“The significance of money is huge and deep. It’s a bargaining tool, it’s a status thing, it’s power, control of your own life, it marks out the successful, and whether you are considered a valid person in society,” says Susan, “But while money contributes to our happiness, more money doesn’t equal more happiness.”

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There’s been a lot of research about how much money is ‘enough’. It’s easier to define the minimum income we need for an acceptable living standard (currently around £25,000 as a single person, £43,000 for a family of four, according to the Joseph Rowntree Foundation). But at the other end of the scale, after you reach a certain amount of money, more of it doesn’t make you happier. The answer to how much is ‘enough’ at the upper limit is always going to be personal but your answer could provide you with useful insight.


“If our focus is on money, ‘enough’ always going to elude us,” says Phillip Holdsworth, “because whatever we set in our minds as the amount that would give us happiness when we arrive at it, it’s likely to evade us.”


Instead, set the money issue aside, and ask yourself what fulfils your sense of purpose. “What are your values, and what in life are you doing that actually fulfils those values? Money may contribute to that but it won’t provide it. It’s redefining within yourself what are the things that really make you happy,” says Phillip.


3. Are you being honest with yourself about your finances?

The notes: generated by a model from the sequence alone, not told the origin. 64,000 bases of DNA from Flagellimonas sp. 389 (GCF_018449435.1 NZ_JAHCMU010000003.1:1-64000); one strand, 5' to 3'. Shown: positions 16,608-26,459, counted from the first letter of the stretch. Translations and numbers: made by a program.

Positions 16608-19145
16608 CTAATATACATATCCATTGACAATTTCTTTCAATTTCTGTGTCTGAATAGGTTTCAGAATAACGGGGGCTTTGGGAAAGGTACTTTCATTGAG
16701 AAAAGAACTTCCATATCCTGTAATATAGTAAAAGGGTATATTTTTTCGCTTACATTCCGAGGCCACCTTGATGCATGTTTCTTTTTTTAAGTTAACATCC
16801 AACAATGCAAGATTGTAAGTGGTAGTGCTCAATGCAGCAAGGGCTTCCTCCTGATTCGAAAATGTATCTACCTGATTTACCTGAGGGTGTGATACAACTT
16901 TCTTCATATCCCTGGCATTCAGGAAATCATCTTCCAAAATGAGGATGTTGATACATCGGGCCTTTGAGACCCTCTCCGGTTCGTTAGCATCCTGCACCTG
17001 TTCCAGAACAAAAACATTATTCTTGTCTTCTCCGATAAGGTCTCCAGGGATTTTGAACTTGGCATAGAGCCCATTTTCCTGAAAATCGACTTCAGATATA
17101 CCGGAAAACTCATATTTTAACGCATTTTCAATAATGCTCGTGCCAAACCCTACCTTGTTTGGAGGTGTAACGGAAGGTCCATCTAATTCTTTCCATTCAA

Are you spending what you can’t afford or living beyond your means… or at the other end of the scale, are you endlessly squirrelling away money, convinced you will never have enough to feel secure? If you are finding it hard to be honest with yourself about your money, take a look at the ‘reality evidence’, says Susan. “If you never pay your credit card off… you’re always in overdraft… if for the last four days before payday you always feel the pinch… then you need to look at why.”

Perhaps you reward yourself by spending or soothe your stress about money worries by spending even more? It’s not uncommon. Or perhaps you log every expenditure in minute detail or deprive yourself of things you want or need?

Ask yourself what it is you are getting from acting this way – is it a feeling of control or raised self-esteem?, says Susan. “Identify what you are getting from your behaviour and replace it with something else – in the same way that a smoker would replace the hit of a cigarette. You are doing what you are doing around money because that works for you, and you won’t change it until you find a way that works better.”


4. What role do you believe money plays in your well-being?
At the end of of the day, we all need money to pay bills and to put a roof over our heads – that’s important across board – however money isn’t the end game when it comes to well-being, says Phillip.

“If we are pursuing wealth and material things as if they are going to fulfil the deepest needs in our lives, then we are going to be disappointed,” says Phillip.

“One simple way of thinking about purpose is to picture this scene: if you had a grandchild sat before you looking to you for words of wisdom, what would be your best advice? This is the advice you need to give yourself,” says Phillip.


5. When do you find money triggering?
Negative feelings around money can be triggered by all manner of things: not having enough to cover the basics, having more than others around you (and feeling guilty about that), wanting to help family out financially but not having the resources, or very commonly, arguing with someone close to you about money because you don’t have the same viewpoint.